James is a wild child, but it wasn't clear to me if this was his personality, the result of the way he is treated by the rest of the family, or a combination of factors. When Penny is overwhelmed and can't control him, she distances herself from the family, both emotionally and physically. She begins this process by doing craft projects in the house, calls herself an artist when she uses a shed down the hill from the house as her studio, and eventually moves into the shed. The title comes from the heartbreaking children's crusade to try and think of things that their absent and uncaring mother might like to do with them, to spend time with them. Their stories are told in multiple first-person perspectives from the children and the adults they become, along with third-person sections recounting this sad family history.

While I was interested in reading the thoughts from the siblings in the first person, I think the story suffered because we are not privy to any of Penny's perspectives. I don't understand how she became an artist, other than doing crafts with clothespins and calling it art. To me, she was selfish, apathetic, and later downright cruel when she exploited James through her art. Even though Penny had once created a scrapbook about her perfect family of two boys and one girl, she did not come to understand that she was not cut out for motherhood until it was too late, and she seemed to simply place her needs for artistic time and furthering her imagined artistic career above everyone else in the family, without guilt or regret.

I wish there had been more from Penny, but I also wish there had been less detail and rambling in the first half. The book became a bit of a slog for me, but I am glad I finished because the last quarter was some of the best stuff. I enjoy listening to good family sagas, but The Children's Crusade was more of a family drama. While I could appreciate parts of it, I didn't find much reading enjoyment.

9 of 11 people found this review helpful

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    5 out of 5 stars
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Excellent

Great family drama. I recommend this novel to fans of Six Feet Under; great tension and nuanced characters throughout. Enjoy!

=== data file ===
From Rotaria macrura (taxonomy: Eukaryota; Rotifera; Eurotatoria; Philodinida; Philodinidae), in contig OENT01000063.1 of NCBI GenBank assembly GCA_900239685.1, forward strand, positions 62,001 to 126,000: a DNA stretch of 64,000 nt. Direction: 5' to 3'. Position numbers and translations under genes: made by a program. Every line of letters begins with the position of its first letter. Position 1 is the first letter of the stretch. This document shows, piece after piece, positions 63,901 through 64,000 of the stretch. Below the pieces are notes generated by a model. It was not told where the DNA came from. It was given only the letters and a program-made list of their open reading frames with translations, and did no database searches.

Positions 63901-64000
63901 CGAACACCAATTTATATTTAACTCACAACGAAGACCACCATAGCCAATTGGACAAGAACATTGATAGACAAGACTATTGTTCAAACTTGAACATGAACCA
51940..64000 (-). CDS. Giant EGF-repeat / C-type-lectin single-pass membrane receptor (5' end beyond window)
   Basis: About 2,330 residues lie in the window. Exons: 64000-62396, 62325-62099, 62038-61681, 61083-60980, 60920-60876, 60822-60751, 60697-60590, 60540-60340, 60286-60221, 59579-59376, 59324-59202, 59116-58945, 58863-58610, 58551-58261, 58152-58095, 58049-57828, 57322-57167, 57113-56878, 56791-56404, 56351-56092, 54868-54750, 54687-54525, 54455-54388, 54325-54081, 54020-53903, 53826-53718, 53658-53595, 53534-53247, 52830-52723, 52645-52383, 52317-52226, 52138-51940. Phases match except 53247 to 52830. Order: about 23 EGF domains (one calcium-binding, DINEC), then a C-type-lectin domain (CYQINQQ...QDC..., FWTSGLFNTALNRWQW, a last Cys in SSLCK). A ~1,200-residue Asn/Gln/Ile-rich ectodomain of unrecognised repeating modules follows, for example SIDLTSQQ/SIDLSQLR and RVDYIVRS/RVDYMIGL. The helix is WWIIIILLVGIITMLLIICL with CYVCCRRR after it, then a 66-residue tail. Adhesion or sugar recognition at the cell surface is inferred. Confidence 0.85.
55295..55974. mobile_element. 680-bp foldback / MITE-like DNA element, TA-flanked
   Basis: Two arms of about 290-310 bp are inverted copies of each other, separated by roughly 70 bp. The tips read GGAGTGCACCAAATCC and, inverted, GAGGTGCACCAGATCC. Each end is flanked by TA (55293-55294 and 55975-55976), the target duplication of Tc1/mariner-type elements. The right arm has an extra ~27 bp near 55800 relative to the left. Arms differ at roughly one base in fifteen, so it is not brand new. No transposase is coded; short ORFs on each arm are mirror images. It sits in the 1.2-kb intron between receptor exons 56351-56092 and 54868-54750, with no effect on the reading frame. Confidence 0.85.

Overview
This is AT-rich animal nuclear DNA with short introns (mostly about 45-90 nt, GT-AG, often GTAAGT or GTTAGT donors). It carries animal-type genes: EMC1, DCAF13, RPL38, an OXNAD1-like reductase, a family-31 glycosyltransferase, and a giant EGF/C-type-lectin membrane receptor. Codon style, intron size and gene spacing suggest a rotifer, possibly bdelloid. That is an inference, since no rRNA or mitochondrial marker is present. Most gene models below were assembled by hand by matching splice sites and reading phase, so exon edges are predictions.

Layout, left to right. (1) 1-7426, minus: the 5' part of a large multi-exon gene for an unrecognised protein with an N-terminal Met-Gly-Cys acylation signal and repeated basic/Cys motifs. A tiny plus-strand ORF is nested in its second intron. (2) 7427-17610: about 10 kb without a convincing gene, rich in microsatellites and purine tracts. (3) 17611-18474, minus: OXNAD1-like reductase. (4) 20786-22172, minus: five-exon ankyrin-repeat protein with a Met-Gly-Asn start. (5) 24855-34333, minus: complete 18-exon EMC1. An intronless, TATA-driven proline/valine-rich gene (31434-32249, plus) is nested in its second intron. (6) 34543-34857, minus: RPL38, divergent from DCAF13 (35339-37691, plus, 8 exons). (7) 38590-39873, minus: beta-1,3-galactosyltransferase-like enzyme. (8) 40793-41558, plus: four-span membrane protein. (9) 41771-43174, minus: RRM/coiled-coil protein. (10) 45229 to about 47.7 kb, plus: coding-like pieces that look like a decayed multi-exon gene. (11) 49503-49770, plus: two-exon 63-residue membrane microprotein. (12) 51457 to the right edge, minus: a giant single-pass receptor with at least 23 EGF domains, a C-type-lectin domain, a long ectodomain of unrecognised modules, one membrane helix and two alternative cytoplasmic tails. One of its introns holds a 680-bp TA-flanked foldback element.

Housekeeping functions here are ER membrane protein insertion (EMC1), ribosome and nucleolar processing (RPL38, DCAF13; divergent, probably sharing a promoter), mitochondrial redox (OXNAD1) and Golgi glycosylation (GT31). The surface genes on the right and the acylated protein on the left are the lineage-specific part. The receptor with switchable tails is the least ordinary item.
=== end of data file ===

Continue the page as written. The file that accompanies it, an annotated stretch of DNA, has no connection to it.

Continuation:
5 of 6 people found this review helpful

  • Overall
    5 out of 5 stars

Bittersweet

I listened to this in one sitting, being the youngest of four kids...I can't even begin to say how emotional this was for me. Right now I am reeling. The dynamic of this family is nothing like mine but the feelings are exact, so well written and the performers were great, especially Santino Fontana. I usually listen to one book right after the other...but I'm going to give this some time to sink in...I'm hurting right now but I needed this because as much as I went through with my mom...I know we adored each other! I will listen to this author again, but not for awhile, so good but hit a lot of old wounds. The end result will be awesome and enlightening, no matter what there is nothing like family!!!!

4 of 5 people found this review helpful

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    5 out of 5 stars
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    4 out of 5 stars

well written

she tells the story from each child and adults perspective in a way that draws it all together and uncovers the truth of families.

2 of 3 people found this review helpful

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    4 out of 5 stars
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    4 out of 5 stars

A book I would listen to again

I really enjoyed this book and would even listen to it again, which given how many other books I want to listen to is saying a lot. The relationships between the family members seemed so real to me and I found myself bookmarking sections and wanting to share them with my children. I enjoyed the different narrators and found myself unable to stop listening. I would highly recommend this book.

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    3 out of 5 stars
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  • David
  • Saint Charles, MO, United States
  • 04-12-18

A First Person Character Story

This book was not for me. Because of this, I can't state that it was bad or good; I can only state that I did not like it. The story unfolds through the eyes of a melancholy man that looks to his past and present while describing what he has seen, sees, and feels.

The problem is that it is not very enjoyable to see life through the eyes of a desolate man.and reading a chapter in a desolate man's voice becomes a sing-song drone. I only made it through three hours. The book may have gotten better as the main character got better, but I just could not listen any longer.

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    1 out of 5 stars
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    1 out of 5 stars
  • A. ricci
  • San Francisco, CA United States
  • 03-12-18

Boring

Just couldn’t finish
Way too slow, way too boring
Happy to return this book
Bye

  • Overall
    5 out of 5 stars
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    5 out of 5 stars

enjoyed listening to the story.

enjoyed the story. Bill did his best to show his kids how much they were loved unfortunately he did not stand up to his selfish wife.